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Retirement Projection

March 24th, 2014 at 12:34 pm

Anyone who has been following my blog for most of the past three years knows that I spend a lot of time putting together financial projections of all sorts. That includes my retirement, even though it's 20 plus years away.

I've got a retirement tab on my master spreadsheet. It includes an accumulation phase, where I estimate how savings will grow, and a depletion phase where I estimate how well that fund will stand up under various scenarios.

I've struggled for some time deciding what kind of number to plug in for Social Security payments, and to a lesser extent when to plug in a beginning age for collecting SS.

Until recently, I've used a 15K number (annual), and begin drawing at age 72. I thought of those numbers as low-ball estimates.

I know that there is a prevailing attitude among many in the SA community (particularly people younger than about 45) that they are making retirement plans assuming that there will be no SS 25 or 30 years from now, and that they will consider any SS payments to be gravy in their retirement.

While they may be right - there may be no SS 25 or 30 years from now - I'm betting that there will be SS in some form, reduced from where it is now. I just don't know what I can expect for a reasonable guess as to what that amount will be. I don't think anyone younger than 50 does either. The law is clearly subject to (and expected to) change.

So, I set to come up with a more reasonable, and still conservative number to plug in to my spreadsheet. I did some very quick "research" on the internet, and found a site that quoted that SS trust fund reserves would be exhausted by 2033 (oddly enough, a few years prior to my own retirement), and after that tax income would be sufficient to pay about three-quarters of scheduled benefits through 2087.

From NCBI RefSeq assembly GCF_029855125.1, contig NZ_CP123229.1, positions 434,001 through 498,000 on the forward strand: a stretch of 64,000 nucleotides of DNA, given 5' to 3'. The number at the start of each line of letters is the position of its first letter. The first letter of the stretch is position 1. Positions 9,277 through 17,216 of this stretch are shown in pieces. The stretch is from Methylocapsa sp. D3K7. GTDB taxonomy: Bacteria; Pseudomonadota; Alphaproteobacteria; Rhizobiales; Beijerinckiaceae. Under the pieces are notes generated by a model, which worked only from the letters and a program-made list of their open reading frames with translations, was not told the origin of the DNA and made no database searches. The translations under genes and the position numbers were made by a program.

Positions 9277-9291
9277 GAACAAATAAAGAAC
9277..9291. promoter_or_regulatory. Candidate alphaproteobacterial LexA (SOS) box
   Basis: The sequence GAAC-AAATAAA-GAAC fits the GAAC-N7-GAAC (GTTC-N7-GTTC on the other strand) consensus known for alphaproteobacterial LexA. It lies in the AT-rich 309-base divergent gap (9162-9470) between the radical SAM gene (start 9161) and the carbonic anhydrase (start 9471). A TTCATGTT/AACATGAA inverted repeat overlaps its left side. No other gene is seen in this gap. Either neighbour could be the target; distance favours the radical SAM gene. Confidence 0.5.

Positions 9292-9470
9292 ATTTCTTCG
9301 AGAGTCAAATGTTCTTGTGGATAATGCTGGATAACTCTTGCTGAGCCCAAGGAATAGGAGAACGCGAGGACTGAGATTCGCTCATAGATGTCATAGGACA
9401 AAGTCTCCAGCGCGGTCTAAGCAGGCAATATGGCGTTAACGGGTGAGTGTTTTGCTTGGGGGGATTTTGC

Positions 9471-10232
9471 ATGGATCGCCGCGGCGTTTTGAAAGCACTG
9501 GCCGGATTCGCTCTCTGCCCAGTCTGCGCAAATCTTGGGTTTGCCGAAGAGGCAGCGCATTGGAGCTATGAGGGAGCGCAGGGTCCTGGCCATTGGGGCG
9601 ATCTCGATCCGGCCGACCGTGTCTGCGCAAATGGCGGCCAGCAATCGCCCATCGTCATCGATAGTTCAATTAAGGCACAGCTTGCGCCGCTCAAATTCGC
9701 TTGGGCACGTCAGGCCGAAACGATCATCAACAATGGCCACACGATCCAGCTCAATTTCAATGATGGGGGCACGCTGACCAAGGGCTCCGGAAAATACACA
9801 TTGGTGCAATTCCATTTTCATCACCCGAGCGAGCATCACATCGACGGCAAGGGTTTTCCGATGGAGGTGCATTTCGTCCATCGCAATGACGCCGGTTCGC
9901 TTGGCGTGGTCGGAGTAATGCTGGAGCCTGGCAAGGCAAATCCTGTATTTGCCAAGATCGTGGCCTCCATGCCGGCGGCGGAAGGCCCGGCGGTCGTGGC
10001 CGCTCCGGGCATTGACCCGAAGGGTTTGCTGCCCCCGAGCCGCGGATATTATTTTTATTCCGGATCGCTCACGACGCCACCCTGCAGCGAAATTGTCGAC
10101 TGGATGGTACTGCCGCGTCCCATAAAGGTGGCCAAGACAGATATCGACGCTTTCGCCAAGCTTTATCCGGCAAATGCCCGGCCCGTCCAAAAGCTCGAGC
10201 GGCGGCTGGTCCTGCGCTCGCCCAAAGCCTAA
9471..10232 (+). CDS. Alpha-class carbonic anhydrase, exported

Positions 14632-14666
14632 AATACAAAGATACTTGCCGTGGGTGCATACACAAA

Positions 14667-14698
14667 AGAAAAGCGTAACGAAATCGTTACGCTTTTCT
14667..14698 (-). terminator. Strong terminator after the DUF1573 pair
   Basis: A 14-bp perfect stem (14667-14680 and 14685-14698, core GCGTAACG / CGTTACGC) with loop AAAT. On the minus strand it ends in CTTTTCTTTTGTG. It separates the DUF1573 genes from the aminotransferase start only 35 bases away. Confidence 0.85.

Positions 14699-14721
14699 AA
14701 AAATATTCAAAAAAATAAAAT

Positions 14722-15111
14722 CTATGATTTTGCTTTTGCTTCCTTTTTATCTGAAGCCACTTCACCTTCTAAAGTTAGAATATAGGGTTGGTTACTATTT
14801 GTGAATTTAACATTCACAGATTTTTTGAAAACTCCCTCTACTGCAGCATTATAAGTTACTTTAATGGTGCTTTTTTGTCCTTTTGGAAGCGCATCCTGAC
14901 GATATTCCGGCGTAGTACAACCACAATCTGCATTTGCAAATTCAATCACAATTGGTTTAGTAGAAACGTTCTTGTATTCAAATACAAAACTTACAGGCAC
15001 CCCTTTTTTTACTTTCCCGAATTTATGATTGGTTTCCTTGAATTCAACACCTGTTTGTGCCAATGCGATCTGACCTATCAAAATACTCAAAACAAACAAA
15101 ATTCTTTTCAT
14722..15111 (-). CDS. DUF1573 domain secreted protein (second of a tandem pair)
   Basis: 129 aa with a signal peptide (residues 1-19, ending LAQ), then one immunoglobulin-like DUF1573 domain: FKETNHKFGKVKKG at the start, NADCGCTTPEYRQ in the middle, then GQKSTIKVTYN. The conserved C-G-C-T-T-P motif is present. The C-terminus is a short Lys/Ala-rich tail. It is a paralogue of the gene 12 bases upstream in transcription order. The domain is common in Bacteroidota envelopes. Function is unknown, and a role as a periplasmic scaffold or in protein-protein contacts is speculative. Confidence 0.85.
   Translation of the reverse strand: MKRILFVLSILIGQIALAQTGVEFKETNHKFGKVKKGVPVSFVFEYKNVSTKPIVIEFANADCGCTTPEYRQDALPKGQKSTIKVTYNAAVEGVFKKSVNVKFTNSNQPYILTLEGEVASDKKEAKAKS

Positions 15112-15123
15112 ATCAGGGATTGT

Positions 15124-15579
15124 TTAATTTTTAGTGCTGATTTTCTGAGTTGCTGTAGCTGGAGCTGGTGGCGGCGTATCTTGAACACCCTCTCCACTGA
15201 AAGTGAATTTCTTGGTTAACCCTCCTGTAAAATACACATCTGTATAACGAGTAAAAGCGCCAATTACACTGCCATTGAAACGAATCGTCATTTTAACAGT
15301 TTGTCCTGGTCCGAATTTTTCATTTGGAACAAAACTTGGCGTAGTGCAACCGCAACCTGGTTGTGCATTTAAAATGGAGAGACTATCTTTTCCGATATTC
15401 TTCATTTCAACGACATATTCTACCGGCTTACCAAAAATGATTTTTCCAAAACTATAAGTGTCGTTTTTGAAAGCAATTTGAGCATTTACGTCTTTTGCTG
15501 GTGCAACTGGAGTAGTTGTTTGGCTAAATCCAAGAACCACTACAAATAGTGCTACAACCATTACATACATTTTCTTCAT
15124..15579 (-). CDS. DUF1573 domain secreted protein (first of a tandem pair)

I also went to the Social Security web site, and found my current projected monthly payments at ages 62, 67, and 70.

I took the number projected at age 67, multiplied it by 0.75, and plugged it into my spread sheet, starting at age 70.

It turns out that I wasn't that far off with my previous estimate. My new number is $2,000 greater per year, and I'm starting the payment two years earlier in my projection now.

Certainly every single number in that projection is subject to a great deal of change. What I really want is a target retirement fund figure to shoot for. That number will change. However, I think my estimate now is a bit more refined than it was a few days ago.

I'll continue to go in and adjust things from time to time. Hopefully in another 15 years, I can have a very solid plan for retiring 5-10 years after that.

If anyone is interested, this is the page that I quoted above: http://www.thenewamerican.com/economy/commentary/item/16497-the-future-of-social-security

4 Responses to “Retirement Projection”

  1. creditcardfree Says:

    I'm sure you are right their is likely to be some social security. I don't think it is wrong to use it in projections, but I also think it is good to know that you can't rely on it as your only retirement income. I think there is a segment of the population that doesn't get this. I'm glad you found your estimates on the SS site, as I was going to suggest that before you wrote about it. I still say keep saving as much as you can for retirement. In most cases you won't regret it!

  2. Buendia Says:

    I would love to have a spreadsheet like that! Did you make it yourself or is there something like this online?

  3. Bob B. Says:

    CCF - You nailed it. I completely agree.

    Buendia - I've not found anything on line that works really well for me. I think the are geared for people within five or so years of retirement. Users can't adjust their income up over the years before retirement, at least on the ones I've found . So, I made my own spreadsheet.

  4. snafu Says:

    Since employers dropped with holding 10 - 15% of gross income + matching funds to create company pension plans, saving for retirement has been dismal. SS will likely be re configured and retirement age benefits extended past 70. People don't seem to understand that they will need to pay for lifestyle from savings/retirement plans for 30 plus years. Of course this doesn't affect politicians and decision makers, they have lucrative pensions.

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